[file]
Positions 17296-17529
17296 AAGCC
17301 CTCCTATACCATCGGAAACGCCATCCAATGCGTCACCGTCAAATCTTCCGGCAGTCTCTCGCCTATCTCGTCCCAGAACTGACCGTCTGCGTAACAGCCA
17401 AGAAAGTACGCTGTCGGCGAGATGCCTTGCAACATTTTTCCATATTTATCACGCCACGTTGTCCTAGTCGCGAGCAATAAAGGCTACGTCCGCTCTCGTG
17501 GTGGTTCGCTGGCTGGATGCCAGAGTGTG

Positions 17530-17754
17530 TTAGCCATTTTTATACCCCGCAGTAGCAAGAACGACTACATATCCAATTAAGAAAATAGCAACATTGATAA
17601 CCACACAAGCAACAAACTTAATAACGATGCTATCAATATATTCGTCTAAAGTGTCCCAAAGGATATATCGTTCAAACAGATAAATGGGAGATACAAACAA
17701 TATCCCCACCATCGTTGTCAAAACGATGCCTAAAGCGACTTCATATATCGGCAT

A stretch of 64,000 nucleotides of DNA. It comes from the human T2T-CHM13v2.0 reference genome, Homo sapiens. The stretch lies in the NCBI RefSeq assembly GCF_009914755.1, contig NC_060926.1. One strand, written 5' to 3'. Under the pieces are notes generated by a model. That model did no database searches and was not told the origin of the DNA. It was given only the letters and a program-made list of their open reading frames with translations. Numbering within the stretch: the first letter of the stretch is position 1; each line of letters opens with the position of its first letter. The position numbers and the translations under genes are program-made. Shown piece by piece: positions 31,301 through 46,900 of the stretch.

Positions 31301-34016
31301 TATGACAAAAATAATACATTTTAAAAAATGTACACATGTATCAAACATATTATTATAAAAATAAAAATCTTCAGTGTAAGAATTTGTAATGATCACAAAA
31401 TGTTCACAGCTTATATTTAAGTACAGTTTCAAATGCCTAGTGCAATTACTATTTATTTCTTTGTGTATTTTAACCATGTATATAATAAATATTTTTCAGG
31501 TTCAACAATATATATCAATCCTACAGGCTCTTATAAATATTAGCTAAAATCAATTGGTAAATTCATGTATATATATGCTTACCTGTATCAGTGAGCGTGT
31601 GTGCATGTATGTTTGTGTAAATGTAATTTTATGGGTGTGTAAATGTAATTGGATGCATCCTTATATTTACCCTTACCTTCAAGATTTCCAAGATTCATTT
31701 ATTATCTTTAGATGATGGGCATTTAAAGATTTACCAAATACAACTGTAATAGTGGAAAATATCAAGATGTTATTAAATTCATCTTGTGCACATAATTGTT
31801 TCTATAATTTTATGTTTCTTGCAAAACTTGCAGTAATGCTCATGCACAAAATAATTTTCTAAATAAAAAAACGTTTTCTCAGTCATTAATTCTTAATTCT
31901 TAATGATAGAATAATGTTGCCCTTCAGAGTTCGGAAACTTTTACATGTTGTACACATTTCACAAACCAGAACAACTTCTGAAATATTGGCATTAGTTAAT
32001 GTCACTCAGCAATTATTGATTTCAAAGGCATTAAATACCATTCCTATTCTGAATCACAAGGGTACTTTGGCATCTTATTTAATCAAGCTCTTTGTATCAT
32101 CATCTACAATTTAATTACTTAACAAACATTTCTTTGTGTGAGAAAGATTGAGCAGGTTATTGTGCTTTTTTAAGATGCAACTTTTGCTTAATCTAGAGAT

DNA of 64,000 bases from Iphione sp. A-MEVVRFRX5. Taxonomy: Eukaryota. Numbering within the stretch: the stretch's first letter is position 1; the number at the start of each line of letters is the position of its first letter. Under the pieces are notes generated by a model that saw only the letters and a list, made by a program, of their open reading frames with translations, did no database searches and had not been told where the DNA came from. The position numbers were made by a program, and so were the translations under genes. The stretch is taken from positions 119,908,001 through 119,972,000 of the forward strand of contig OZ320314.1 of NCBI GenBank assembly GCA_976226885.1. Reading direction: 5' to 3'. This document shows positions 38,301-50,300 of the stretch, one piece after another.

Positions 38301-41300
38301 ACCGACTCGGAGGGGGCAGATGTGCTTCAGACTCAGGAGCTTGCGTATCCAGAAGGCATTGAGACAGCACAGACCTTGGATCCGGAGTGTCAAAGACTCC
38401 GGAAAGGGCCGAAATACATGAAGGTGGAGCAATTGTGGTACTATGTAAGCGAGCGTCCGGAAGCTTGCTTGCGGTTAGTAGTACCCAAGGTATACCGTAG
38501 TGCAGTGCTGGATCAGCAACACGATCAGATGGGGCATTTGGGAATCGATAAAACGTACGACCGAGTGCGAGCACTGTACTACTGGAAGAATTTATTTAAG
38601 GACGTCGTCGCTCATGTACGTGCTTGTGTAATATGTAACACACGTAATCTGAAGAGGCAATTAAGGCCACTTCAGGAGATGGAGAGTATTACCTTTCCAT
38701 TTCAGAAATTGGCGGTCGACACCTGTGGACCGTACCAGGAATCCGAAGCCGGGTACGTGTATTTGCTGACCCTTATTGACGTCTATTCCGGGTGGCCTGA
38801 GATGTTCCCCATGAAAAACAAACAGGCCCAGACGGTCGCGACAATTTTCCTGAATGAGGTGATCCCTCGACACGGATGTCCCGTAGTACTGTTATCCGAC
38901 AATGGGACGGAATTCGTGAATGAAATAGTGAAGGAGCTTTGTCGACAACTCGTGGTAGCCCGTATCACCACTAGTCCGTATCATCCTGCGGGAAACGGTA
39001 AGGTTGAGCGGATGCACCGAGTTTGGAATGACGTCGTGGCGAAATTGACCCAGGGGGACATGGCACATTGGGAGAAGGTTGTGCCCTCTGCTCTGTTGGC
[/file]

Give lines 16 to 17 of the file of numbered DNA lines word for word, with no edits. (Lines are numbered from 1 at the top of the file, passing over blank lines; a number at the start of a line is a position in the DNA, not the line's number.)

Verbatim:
31701 ATTATCTTTAGATGATGGGCATTTAAAGATTTACCAAATACAACTGTAATAGTGGAAAATATCAAGATGTTATTAAATTCATCTTGTGCACATAATTGTT
31801 TCTATAATTTTATGTTTCTTGCAAAACTTGCAGTAATGCTCATGCACAAAATAATTTTCTAAATAAAAAAACGTTTTCTCAGTCATTAATTCTTAATTCT